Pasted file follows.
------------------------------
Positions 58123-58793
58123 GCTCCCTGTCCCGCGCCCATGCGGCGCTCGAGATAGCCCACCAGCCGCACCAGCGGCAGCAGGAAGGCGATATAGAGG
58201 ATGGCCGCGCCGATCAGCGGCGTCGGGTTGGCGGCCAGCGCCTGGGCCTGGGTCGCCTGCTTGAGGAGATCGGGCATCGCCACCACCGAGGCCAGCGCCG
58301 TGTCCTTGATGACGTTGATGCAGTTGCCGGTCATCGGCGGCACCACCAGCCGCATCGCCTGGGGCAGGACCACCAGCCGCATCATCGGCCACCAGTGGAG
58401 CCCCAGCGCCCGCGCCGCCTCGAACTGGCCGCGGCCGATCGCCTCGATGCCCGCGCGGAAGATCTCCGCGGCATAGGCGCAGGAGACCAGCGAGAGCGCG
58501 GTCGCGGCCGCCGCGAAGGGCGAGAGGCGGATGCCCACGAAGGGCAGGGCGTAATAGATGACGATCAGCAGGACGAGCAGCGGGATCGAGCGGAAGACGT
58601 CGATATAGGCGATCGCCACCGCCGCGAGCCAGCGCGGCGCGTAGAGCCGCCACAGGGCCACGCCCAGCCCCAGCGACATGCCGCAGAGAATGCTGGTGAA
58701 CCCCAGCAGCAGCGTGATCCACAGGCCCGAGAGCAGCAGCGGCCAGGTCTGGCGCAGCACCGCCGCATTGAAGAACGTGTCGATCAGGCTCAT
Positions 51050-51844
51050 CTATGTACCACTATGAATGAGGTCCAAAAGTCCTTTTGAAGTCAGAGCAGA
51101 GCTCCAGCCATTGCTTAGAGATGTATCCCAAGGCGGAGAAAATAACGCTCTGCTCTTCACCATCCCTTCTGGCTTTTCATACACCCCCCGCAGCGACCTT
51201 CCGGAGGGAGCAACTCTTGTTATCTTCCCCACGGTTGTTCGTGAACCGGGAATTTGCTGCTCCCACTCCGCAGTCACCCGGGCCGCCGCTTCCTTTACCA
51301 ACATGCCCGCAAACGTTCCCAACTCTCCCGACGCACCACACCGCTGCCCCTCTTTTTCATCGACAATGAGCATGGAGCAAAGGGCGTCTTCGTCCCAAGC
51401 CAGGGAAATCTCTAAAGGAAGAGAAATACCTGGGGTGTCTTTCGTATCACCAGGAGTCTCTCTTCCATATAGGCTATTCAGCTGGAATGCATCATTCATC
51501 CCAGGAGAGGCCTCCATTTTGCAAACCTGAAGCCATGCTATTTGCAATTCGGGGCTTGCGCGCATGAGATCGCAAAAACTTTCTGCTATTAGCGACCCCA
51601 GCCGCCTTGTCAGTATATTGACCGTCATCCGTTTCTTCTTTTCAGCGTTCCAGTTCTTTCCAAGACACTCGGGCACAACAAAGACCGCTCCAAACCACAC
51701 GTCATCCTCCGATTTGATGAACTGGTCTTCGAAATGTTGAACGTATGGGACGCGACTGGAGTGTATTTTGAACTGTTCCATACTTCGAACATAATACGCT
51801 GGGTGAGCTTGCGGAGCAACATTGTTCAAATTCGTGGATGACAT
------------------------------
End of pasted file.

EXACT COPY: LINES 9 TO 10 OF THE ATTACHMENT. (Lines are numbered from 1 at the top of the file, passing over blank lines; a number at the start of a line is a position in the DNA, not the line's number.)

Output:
Positions 51050-51844
51050 CTATGTACCACTATGAATGAGGTCCAAAAGTCCTTTTGAAGTCAGAGCAGA